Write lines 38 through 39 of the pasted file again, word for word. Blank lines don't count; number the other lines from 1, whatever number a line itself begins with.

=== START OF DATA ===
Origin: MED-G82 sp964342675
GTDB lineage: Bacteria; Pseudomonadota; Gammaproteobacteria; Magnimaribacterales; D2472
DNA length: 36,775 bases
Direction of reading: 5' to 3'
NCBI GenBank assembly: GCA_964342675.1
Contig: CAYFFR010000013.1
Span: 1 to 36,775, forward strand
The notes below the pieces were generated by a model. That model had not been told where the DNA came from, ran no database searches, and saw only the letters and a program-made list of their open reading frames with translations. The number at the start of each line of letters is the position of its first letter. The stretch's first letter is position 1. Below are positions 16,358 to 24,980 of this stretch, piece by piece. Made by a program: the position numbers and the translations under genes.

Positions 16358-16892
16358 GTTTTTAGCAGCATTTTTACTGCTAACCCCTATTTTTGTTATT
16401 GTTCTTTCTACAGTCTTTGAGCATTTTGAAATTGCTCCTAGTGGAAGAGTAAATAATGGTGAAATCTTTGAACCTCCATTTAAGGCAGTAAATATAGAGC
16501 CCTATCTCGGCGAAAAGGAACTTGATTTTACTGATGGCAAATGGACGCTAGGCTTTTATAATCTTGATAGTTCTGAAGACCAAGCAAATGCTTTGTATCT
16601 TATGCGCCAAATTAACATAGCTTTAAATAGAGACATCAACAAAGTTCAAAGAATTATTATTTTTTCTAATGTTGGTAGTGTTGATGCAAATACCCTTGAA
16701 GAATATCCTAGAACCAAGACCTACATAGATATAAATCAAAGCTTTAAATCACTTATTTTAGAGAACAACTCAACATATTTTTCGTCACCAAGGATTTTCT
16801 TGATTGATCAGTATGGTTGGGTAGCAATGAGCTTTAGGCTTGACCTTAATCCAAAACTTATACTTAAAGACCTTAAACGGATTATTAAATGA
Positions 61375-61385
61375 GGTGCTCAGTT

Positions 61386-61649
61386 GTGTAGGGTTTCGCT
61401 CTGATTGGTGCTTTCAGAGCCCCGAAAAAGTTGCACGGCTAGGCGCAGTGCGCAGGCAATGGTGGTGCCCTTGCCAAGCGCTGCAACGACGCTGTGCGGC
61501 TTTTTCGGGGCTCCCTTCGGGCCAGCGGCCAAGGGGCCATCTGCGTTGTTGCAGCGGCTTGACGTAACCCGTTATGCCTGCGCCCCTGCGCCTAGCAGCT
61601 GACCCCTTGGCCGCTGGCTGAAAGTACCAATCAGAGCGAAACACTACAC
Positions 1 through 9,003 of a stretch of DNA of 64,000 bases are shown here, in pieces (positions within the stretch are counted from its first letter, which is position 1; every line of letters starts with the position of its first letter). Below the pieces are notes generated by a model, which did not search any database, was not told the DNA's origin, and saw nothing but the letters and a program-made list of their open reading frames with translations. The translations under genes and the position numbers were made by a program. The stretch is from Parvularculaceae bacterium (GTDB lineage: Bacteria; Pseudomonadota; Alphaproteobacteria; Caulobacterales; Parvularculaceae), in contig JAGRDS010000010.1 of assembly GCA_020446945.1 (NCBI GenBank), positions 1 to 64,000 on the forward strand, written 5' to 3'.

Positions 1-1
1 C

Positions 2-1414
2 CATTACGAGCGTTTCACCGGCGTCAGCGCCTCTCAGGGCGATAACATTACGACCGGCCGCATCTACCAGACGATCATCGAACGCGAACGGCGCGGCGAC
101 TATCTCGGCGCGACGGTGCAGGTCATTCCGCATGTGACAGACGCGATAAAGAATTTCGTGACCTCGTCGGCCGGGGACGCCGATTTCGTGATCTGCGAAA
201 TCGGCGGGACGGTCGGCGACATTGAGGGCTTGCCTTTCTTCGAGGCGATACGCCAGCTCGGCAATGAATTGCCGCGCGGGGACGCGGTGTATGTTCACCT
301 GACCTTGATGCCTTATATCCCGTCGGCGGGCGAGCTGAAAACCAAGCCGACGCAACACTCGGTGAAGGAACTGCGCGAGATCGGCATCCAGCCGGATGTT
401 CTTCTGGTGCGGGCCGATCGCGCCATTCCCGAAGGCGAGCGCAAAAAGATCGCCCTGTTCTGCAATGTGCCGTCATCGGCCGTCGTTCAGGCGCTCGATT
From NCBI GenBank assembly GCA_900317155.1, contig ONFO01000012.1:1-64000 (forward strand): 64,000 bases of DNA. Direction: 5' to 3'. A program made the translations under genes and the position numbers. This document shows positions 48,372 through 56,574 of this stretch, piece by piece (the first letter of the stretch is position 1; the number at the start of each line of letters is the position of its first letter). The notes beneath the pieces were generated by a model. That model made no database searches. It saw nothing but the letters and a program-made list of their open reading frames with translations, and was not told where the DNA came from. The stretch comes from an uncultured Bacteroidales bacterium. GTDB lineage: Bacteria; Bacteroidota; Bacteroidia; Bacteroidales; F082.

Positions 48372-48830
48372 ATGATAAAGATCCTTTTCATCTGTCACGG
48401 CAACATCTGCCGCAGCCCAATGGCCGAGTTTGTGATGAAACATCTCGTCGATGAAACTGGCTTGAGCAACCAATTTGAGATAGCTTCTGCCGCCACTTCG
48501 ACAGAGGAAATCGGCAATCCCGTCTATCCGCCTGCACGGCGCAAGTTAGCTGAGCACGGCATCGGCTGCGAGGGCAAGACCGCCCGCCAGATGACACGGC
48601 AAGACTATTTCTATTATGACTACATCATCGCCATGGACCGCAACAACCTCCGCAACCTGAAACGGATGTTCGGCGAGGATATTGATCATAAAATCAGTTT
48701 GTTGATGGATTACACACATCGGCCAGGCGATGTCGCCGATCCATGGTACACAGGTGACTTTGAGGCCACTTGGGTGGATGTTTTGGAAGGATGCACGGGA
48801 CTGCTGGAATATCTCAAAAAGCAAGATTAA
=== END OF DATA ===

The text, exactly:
48701 GTTGATGGATTACACACATCGGCCAGGCGATGTCGCCGATCCATGGTACACAGGTGACTTTGAGGCCACTTGGGTGGATGTTTTGGAAGGATGCACGGGA
48801 CTGCTGGAATATCTCAAAAAGCAAGATTAA